Offense set the tone against Tech

Sep 22, 2016; Atlanta, GA, USA; Clemson Tigers quarterback Deshaun Watson (4) runs the ball against the Georgia Tech Yellow Jackets in the fourth quarter at Bobby Dodd Stadium. Clemson defeated Georgia Tech 26-7. Mandatory Credit: Brett Davis-USA TODAY Sports

ATLANTA — Clemson’s offense set the tone of the game against Georgia Tech on Thursday night, and did so against an opponent who couldn’t afford to fall behind.

The third-ranked Tigers jumped out to an early double-digit lead in an eventual 26-7 win against the Yellow Jackets at Bobby Dodd Stadium, quieting the home crowd while putting the home team and its triple-option offense in an uncomfortable position.

Clemson (4-0, 1-0 ACC) scored touchdowns on two of its first three possessions to claim a 14-0 advantage in the first quarter, and could have had more points if not for a missed field goal on the second series.

Still, Clemson’s lead took Georgia Tech (3-1, 1-1) out of its element. Georgia Tech’s ball-control offense isn’t conducive to quick scores, and therefore has a difficult time overcoming bigger deficits.

Thus, after falling behind, the Yellow Jackets didn’t have the luxury of playing their style of offense, milking the clock and keeping the ball away from Clemson like they would have liked.

“When you can control the ball like we did and get that amount of first downs against this type of team,” Swinney said after the game, “you’re making hay because they’re not really built to run a two-minute offense.”

Clemson received the opening kickoff and marched down the field to open the scoring. A 4-yard touchdown pass from Deshaun Watson to Mike Williams capped a nine-play, 75-yard drive that lasted 3:35. It was Williams’ first score since Clemson’s opening possession of the 2015 season, when he suffered a neck injury that forced him to miss the rest of the year.

Greg Huegel was wide right on a 27-yard field goal attempt on Clemson’s next possession, but the Tigers punched the ball in again on their third series. Wayne Gallman concluded an eight-play, 62-yard drive with a 1-yard plunge into the end zone that gave Clemson a 14-point lead at the 2:26 mark of the first frame.

Overall, Clemson’s offense ran 56 plays in the first half — more than Georgia Tech ran the entire game — for 347 yards and 23 points.

Clemson co-offensive coordinator Tony Elliott said the fast start offensively was not only important against a team like Georgia Tech, but good for Clemson’s psyche, as well.

Watson agreed.

“It’s always important for us to set the tone right out of the gate,” Watson said. “It sets up just not for the offense, but for the defense to get fired up. It’s all about us. Once we set the tone and get that momentum, it’s hard to beat us.”

Clemson finished the game with 442 yards of total offense and 24 first downs.

Watson completed 32 of 48 passes for a season-high 304 yards and a pair of touchdowns in what was his best performance of the season thus far. The junior from Gainesville, Ga., was sharp for the most part all night in a happy homecoming performance.

It was Watson’s first game back at Bobby Dodd Stadium since tearing his ACL there in 2014.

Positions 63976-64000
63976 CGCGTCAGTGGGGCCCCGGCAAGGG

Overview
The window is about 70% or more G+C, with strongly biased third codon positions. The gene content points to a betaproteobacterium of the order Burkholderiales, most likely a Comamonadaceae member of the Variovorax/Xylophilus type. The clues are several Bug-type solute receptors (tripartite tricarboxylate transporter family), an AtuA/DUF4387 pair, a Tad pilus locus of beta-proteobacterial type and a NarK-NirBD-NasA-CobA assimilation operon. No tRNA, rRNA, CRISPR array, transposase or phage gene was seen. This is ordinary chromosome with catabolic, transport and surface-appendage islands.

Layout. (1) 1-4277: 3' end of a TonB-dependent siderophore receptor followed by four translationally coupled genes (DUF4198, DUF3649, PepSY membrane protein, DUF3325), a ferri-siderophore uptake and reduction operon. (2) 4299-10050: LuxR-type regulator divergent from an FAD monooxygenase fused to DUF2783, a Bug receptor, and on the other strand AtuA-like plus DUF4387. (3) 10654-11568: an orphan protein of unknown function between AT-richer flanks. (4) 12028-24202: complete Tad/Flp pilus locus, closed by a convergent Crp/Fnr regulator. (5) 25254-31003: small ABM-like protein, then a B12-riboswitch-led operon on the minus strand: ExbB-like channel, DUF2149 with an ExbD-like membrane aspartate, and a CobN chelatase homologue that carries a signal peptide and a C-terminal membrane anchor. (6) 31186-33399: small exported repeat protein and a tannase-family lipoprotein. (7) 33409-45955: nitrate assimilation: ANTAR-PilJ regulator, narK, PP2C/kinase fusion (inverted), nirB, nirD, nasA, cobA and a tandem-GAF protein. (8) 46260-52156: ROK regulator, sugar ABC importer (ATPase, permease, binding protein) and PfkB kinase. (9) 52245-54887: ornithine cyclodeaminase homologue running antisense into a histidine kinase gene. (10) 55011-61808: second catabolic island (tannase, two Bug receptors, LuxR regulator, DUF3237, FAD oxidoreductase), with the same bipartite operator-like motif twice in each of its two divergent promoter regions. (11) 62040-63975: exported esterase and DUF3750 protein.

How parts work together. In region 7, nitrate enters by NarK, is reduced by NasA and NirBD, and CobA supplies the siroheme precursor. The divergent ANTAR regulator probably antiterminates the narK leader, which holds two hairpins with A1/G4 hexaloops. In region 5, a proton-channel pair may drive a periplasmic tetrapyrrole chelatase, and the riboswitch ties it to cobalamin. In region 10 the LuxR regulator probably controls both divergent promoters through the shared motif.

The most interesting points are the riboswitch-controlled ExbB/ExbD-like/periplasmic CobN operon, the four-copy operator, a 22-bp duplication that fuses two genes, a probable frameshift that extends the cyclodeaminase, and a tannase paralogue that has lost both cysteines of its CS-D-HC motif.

“I love having No. 4 on my team,” Elliott said. “We all know he’s a great player, and it was good for him to come home. This was a big night for him, too. I’m sure there was some emotions he had to overcome to come out and lead his team to victory.”

Watson threw an interception late in the first half, though it wasn’t his fault. Williams ran the wrong route, Watson threw the ball to another area of the field and the defender picked off the pass.

As good as the offense looked at times, it left several touchdowns on the field. Watson overthrew a couple of wide-open receivers down the field, Deon Cain dropped a ball in the end zone and Clemson’s offensive line couldn’t protect Watson on a couple of occasions when there were opportunities for potential touchdowns.

“Had a couple miscues on some easy plays,” Swinney said. “We had a couple little miscues that have to clean up.”

While Clemson’s offense started the game in strong fashion, it couldn’t get much going after halftime. The Tigers recorded just 95 yards on six second-half possessions.

Georgia Tech held the ball for 11:49 in the third quarter, and it was a big reason Clemson couldn’t develop a rhythm.

Clemson’s coaching staff also took a conservative approach with the game in hand and the defense dominating the way it was.

“We wanted to make some calls to try and stay on the field,” Elliott said, “but at the same time not push the envelope too much and give them good field position and a cheap score.”

Ray-Ray McCloud led Clemson’s receiving corps with eight catches for a career-high 101 yards. It was the first 100-yard receiving game of his career, and the eight receptions matched a previous personal best.

After entering the game with just one catch, Jordan Leggett caught four passes in the first half, including his first touchdown of the season on a 9-yard pass from Watson that made the score 23-0 at the half.

Most importantly, Clemson got the win to improve to 4-0, snapping its five-game losing streak against Georgia Tech in Atlanta dating to 2003.

“This is a place we haven’t won at very much, so mission accomplished,” Swinney said. “I’m really happy to get out of here with a W. Last time we won here, my son was just born — Clay had a bottle in his mouth.

“So, it’s been long enough.”


Photo Credit: Brett Davis-USA TODAY Sports

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